India's new government unveils reform budget


Associated Press

Posted on July 10, 2014 at 12:02 AM

Updated Thursday, Jul 10 at 12:05 AM

MUMBAI, India (AP) — India's new government introduced a reform-minded budget Thursday, vowing to lift economic growth to rates of 7-8 percent by promoting manufacturing and infrastructure and overhauling populist subsidies.

The budget for the fiscal year ending March 2015 is being closely watched as an indicator of whether Prime Minister Narendra Modi's government will act quickly to will deliver on promises to revive stalled economic growth.

Finance Minister Arun Jaitley outlined the broad strokes of the plan, which he said would be a departure from the "mere populism and wasteful expenditure" that has dragged down Asia's third-largest economy.

He said he would keep the government's budget deficit at 4.1 percent of gross domestic product this fiscal year. He indicated that would involve overhauling expensive subsidies for food, fuel and fertilizer that cost India's government some $40 billion a year. He gave no details other than saying the subsidies would be "more targeted."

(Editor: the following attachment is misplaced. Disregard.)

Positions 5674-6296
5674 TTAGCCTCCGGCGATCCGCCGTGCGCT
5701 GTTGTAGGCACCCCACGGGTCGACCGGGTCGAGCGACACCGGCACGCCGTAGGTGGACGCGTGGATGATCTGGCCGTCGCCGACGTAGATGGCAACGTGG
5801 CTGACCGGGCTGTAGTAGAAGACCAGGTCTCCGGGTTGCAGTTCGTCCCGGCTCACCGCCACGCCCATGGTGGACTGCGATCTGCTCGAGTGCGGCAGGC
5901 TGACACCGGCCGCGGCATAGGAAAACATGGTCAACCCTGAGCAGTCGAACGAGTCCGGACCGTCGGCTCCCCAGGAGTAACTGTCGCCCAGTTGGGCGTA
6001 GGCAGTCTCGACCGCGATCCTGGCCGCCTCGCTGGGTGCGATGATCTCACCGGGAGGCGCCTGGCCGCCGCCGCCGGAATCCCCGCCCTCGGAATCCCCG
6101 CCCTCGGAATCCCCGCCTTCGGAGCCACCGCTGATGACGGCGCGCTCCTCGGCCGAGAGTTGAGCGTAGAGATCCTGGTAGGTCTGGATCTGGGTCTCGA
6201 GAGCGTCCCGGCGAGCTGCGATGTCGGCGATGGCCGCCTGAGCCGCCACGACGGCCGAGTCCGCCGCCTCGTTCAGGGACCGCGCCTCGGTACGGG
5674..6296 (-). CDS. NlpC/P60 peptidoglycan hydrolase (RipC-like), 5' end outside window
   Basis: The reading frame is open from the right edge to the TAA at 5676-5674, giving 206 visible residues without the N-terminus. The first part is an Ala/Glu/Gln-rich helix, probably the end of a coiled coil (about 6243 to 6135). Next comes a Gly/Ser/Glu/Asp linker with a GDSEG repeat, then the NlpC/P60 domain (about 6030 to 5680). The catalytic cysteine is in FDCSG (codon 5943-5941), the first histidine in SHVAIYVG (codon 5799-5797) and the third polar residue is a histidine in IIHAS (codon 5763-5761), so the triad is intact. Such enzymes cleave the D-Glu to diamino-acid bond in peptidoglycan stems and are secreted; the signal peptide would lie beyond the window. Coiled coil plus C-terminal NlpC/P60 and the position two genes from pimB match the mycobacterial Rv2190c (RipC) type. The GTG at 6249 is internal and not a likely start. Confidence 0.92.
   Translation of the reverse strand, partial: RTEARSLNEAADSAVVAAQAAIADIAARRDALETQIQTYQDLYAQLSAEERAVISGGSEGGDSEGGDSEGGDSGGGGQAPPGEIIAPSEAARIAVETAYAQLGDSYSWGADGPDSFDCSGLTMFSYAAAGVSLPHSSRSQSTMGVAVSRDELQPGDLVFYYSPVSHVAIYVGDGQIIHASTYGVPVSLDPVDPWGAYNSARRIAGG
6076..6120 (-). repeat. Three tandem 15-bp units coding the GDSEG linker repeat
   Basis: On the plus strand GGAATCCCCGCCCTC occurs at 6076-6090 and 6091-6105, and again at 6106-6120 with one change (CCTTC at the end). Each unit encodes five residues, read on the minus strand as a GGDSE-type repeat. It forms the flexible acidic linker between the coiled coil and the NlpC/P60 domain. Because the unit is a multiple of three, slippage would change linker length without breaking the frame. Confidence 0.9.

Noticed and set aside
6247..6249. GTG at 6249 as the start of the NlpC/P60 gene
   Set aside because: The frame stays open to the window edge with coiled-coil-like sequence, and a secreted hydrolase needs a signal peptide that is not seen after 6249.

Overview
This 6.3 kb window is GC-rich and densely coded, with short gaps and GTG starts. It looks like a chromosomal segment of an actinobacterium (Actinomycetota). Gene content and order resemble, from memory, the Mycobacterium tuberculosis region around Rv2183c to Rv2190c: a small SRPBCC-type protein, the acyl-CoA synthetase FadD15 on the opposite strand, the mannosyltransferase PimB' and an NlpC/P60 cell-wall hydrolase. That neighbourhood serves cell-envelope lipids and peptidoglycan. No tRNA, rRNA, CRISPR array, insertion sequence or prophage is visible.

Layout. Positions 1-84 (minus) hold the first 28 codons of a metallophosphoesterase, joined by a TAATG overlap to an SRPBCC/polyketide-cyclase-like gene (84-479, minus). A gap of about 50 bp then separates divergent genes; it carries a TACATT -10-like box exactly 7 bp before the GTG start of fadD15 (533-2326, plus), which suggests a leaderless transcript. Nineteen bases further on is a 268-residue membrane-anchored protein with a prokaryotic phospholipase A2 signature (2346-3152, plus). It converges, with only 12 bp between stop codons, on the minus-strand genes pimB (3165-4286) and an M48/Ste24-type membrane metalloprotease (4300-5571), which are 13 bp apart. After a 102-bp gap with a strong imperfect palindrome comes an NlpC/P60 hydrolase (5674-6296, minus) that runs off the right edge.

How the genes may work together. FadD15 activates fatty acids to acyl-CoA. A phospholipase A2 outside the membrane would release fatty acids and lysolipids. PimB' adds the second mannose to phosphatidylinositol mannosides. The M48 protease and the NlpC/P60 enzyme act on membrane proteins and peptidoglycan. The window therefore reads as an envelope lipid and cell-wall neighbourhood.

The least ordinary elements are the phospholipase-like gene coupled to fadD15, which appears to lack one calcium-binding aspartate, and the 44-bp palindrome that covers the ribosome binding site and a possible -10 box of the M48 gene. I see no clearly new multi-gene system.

Jaitley said the government could not rely only on spending cuts to reduce the budget deficit and should also work to spur economic growth back to 7-8 percent, which would result in higher tax revenue.

He said that a revival of manufacturing and building of new infrastructure are ways to provide jobs. He announced programs to promote investment in factories, roads and ports.

Jaitley also announced that limits on foreign investment in the defense and insurance industries would be raised to 49 percent from 26 percent.

"The people of India have decidedly voted for change," Jaitley said in opening his speech to parliament.

Modi's Hindu nationalist Bharatiya Janata Party swept to power in May after the most decisive election victory India has witnessed in three decades, ousting the long-dominant Congress party.

Voters were fed up with Congress' failure to curb runaway inflation and the wilting of growth rates to below 5 percent in the past two years, far below the average of 8 percent of the previous decade.